In a keynote presentation on “Advancing Sustainable Human Capital Development Through Improved Nutrition: The Role of the Legislature,” Victor Ajieroh, Lead Consultant and Founding Director of Praisegate Services & Consult, outlined possible big bets for advancing legislative action for nutrition. He recommended a clear theory of influence for advancing food systems transformation and nutrition through the National State Assemblies, a National ‘Marshall’ Plan for Food Systems and Nutrition (36 States, 774 LGAs), a Presidential Initiative on Food Systems and Nutrition, an innovative partnerships framework with the private sector (Food and Beverages Manufacturers that enable enforceable commitments to promoting healthier diets in Nigeria across the lifecycle), remodeling infrastructural policies and funding to prioritize food, health, and social protection systems infrastructures, and commissioning an audit of food and nutrition-sensitive legislations in the State, and reviewing, revising, and re-enacting them to strengthen the provisions for effective enforcement, among others.

UNICEF’s Representative revealed that five states have released NGN 700 million as part of a 1:1 match Child Nutrition Fund. Jigawa – NGN 250,000,000, Katsina – NGN 200,000,000, Adamawa – NGN 100,000,000, Gombe – NGN 50,000,000, and Niger State – NGN 100,000,000, calling on the remaining states to urgently draw on this unique opportunity in 2024.

Panel Discussion and Experience Sharing:

Panel and experience-sharing sessions by State Legislators on nutrition interventions and funding in their various states were held.  Participants discussing best practices from other regions and countries and how they can be adapted to the Nigerian context. They shared their experiences in implementing nutrition policies, mobilizing resources, and engaging communities in nutrition programs.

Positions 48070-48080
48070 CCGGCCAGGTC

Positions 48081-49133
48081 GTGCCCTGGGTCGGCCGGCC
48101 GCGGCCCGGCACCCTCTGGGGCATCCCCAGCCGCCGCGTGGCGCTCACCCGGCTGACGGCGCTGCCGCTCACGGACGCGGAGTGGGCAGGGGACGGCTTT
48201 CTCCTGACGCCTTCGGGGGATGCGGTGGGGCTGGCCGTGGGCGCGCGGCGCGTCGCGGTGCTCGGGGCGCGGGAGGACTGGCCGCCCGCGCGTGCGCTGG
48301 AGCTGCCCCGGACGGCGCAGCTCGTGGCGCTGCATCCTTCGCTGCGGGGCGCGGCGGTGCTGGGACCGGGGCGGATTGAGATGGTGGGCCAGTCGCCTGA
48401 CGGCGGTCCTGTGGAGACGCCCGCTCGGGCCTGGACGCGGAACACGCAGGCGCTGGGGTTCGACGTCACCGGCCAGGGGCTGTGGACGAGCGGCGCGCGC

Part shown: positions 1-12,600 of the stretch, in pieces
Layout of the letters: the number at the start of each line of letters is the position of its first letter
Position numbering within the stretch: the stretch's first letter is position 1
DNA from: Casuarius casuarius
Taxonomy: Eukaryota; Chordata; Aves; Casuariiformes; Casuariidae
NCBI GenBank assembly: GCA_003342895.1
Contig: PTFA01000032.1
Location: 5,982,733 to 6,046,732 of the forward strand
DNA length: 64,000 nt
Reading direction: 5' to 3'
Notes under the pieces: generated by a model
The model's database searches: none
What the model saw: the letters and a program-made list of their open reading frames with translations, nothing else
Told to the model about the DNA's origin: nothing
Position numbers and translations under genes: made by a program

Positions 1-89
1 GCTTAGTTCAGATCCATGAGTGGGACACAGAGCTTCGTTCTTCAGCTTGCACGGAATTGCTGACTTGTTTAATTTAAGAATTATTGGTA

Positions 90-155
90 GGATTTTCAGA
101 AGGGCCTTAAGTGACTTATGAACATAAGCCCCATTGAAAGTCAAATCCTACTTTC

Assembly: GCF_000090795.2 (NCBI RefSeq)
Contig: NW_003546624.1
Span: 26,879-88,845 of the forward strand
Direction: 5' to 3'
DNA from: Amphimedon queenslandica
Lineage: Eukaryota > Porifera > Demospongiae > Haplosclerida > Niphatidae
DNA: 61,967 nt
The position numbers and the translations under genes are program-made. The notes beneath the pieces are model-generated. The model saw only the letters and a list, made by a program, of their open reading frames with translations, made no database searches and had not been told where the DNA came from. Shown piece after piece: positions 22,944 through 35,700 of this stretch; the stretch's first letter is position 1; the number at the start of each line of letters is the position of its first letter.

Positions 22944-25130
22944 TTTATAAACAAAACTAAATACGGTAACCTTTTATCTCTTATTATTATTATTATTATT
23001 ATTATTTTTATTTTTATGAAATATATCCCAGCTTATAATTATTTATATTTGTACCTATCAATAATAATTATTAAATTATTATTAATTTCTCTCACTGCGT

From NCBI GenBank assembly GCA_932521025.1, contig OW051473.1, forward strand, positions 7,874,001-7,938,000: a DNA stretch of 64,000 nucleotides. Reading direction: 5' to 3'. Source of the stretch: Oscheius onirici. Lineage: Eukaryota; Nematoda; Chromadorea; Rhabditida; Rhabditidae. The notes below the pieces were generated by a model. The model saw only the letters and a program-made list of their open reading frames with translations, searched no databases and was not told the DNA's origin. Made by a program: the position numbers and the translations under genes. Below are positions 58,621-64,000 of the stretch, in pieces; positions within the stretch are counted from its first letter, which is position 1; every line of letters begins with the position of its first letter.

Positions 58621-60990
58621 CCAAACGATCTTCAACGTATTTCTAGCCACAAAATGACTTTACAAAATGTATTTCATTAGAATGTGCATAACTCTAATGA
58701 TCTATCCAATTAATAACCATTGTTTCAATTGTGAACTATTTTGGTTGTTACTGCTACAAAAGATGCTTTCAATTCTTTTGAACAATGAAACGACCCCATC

Cross section of legislators in a Panel Session on : Improving nutrition outcomes through
Legislative Actions

Hear from the Legislators:

Hon. Ali Baba Manu, Chair of the Appropriation Committee in the Gombe State House of Assembly, facilitated a session discussing the substantial influence legislators wield in effectively combating malnutrition. Please see below contributions, calls to action, commitments, and recommendations made by legislators during this session.

Legislators expressed their renewed commitment to prioritizing nutrition in their respective states. They pledged to work collaboratively with stakeholders to develop and implement effective nutrition policies, ensure adequate funding for nutrition programs, and promote community engagement in nutrition initiatives.

Hon. Okechukwu Aneke

Honorable Okechukwu Aneke, House Committee Chair on Health, Enugu State House of Assembly, said, “I commend CS-SUNN for this wonderful meeting. This is my first time attending this meeting about prioritizing nutrition. I look at this issue from the perspective of poverty and scarcity of food. When we don’t have enough food in the country, it will obviously affect everybody. It is no longer productive to farm on a small scale in Nigeria due to inflation. We need to do something about the security situation to enable farmers to go to farms and produce great yields. I have seen the gaps for Enugu in the commitment tracker, and we will work on this and come out stronger for nutrition during the next legislative retreat.”

The Speaker of the Jigawa State House of Assembly remarked, “I have a serious role to play. We can budget and ensure that the funds are released. We have all these roles; as legislators, oversight is one of the fundamental functions, and release of funds is part of that oversight. It is our responsibility to ensure that those funds are released. I will make sure to create a committee called Nutrition and Food Security without merging it with Health to give it utmost importance. We will double our efforts. I am appealing to my colleagues to not only budget but also follow up and ensure that nutrition funds are released.”